U.S. House Passes Bipartisan Bill For Relief To Undocumented Farmworkers, Farmers Short On Labor
The possible impeachment of President Donald Trump is not the only thing moving through the U.S. House of Representatives. On Wednesday, the House passed a bipartisan bill that could give undocumented farmworkers a path to legal residence and relief to farmers short on labor.
The Farm Workforce Modernization Act aims to give relief to farmers short on labor by creating a stable and legal workforce. But for undocumented people like Yakima Valley farmworker Ana Cruz, the legislation could bring security to their lives.
Cruz was in D.C. recently on a trip organized by United Farm Workers, a farmworker advocacy group. She and others urged U.S. House members to pass the bill and give undocumented farmworkers legal status.
“So that there won’t be deportations, that children won’t be left without parents, that we don’t live in fear of going to the store,” Cruz said. “That’s how this will benefit a lot of people so that we’ll be secure and allowed legally to stay in this country.”
If signed into law, qualified farmworkers with no criminal record and who can prove steady employment in agriculture over two years can qualify for a five-year renewable work visa.
For farmers, the bill could also mean relief from labor shortages by making changes to the H-2A visa program that would make it easier to bring workers from countries like Mexico. It would also make housing for guest workers less expensive and reign in growing wages.
The bill would also create a new three-year temporary visa for employers like dairy farmers who need workers year-round.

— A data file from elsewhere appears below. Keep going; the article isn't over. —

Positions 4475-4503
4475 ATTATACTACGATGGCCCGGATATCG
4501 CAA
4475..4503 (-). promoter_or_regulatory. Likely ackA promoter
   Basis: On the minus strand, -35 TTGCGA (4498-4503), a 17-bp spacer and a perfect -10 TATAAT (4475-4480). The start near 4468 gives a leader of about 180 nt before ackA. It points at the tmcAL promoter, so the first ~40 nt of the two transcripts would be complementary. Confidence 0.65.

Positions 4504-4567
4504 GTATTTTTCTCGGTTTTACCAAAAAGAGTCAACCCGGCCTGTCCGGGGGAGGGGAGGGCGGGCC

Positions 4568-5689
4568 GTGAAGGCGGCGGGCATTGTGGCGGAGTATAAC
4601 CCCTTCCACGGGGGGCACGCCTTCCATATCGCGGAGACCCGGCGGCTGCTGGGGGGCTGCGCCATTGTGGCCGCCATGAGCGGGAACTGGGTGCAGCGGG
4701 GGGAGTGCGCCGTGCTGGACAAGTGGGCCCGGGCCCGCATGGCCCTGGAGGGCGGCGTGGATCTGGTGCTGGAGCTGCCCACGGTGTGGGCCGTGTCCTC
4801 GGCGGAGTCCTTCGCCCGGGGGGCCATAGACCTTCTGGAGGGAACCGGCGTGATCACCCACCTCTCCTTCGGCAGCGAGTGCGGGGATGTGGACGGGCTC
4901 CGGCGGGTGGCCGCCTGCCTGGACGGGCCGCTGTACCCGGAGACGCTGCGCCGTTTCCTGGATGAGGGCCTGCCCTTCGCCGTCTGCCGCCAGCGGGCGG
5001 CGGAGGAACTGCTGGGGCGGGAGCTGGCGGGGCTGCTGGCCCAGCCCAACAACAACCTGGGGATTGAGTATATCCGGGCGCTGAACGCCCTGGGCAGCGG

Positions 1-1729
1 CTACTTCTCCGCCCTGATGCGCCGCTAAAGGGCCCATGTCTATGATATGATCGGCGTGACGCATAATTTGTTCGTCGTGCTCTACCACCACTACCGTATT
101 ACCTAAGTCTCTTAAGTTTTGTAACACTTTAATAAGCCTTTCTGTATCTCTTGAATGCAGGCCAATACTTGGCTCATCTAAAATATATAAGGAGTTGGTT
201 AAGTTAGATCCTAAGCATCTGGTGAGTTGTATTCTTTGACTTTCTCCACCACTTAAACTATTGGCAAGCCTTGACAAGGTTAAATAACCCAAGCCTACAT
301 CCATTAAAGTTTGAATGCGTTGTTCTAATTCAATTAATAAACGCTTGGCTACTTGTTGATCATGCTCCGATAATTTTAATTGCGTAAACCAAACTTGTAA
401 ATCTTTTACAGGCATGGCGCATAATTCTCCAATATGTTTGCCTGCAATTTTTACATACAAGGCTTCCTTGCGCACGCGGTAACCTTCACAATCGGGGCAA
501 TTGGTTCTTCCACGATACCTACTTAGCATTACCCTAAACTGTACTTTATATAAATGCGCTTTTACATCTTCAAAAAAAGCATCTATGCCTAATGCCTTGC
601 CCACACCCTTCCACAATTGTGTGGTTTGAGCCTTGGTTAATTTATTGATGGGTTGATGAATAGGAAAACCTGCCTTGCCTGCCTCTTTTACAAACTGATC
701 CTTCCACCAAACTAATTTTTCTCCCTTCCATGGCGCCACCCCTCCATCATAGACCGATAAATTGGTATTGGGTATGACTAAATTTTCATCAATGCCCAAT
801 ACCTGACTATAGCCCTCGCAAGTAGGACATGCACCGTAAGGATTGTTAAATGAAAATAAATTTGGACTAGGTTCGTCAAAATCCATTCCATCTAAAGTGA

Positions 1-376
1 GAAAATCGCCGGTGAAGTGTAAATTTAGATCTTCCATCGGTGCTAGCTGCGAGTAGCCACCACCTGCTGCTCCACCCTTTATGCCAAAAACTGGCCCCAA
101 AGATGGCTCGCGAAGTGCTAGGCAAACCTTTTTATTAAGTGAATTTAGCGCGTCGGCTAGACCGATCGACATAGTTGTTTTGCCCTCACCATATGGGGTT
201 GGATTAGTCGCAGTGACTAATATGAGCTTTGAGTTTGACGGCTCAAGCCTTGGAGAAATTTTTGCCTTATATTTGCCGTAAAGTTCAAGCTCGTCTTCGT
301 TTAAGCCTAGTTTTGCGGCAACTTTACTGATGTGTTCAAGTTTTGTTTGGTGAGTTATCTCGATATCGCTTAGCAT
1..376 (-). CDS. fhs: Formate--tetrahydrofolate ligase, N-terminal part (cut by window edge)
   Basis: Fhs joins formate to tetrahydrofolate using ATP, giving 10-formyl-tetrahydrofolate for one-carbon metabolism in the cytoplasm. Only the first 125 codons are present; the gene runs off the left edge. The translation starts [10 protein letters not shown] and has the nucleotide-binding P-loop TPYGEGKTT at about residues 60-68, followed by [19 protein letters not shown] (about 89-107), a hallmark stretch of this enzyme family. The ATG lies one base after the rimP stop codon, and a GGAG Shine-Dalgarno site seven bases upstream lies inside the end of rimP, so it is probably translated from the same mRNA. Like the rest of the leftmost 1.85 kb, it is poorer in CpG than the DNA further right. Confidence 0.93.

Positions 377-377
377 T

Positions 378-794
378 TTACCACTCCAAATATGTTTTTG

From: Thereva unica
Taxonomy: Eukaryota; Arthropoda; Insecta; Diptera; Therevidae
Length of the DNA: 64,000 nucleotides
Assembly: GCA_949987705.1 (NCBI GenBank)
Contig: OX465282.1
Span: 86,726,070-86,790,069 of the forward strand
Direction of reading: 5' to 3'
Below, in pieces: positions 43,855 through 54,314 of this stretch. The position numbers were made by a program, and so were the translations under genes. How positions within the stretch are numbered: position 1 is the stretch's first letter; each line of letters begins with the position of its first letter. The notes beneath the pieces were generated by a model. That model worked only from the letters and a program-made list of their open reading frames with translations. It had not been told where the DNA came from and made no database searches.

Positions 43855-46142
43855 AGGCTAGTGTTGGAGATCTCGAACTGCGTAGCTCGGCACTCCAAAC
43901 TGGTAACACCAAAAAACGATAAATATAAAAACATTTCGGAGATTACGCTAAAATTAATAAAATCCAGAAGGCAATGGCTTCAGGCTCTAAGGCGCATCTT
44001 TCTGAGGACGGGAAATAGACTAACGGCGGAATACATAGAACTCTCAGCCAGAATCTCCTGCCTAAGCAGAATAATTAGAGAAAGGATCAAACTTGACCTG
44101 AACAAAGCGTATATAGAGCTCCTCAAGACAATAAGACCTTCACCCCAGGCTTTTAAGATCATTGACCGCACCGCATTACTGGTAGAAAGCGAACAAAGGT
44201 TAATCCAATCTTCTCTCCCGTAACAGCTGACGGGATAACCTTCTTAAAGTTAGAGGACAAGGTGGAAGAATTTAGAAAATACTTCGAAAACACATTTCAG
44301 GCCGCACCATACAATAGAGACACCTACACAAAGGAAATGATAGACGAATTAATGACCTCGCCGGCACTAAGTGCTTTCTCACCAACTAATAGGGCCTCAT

Republican Rep. Dan Newhouse, whose district includes much of central Washington, is one of the chief proponents of the bill. On the House floor before the vote, he said that though the bill is not perfect, sticking with the “status-quo” is not an option.
“Our farmers and ranchers desperately need relief. Men and women who contribute to our ‘ag’ industry need certainty. This bill is the first step,” he said.
The bill has passed the U.S. House with bipartisan support, with a near 100 vote margin Wednesday and yes votes from every Washington, Idaho, and Oregon member of congress. It now heads to the Republican-controlled Senate.
Washington on Friday became the second state in the Pacific Northwest in as many days to announce emergency rules that provide farmworkers and others who work outdoors more protection from hot weather in the wake of an extreme heat wave that is believed to have killed hundreds of people. Continue Reading Washington And Oregon Strengthen Protections For Ag Workers Following Deadly Heat Wave
As forecasters warned of a record-breaking heat wave in the Pacific Northwest and western Canada last weekend, officials set up cooling centers, distributed water to the homeless and took other steps. Still, hundreds of people are believed to have died from Friday to Tuesday. Continue Reading Despite Cooling Centers, Hundreds Of People Suspected Dead In Northwest Heat Wave
Some top agriculture groups are upset with Washington Gov. Inslee because farm workers were not covered in last week’s announcement that fully vaccinated employees do not have to wear a mask or socially distance at work. Continue Reading Some Washington Agriculture Groups Upset With Governor Over Farmworker Rules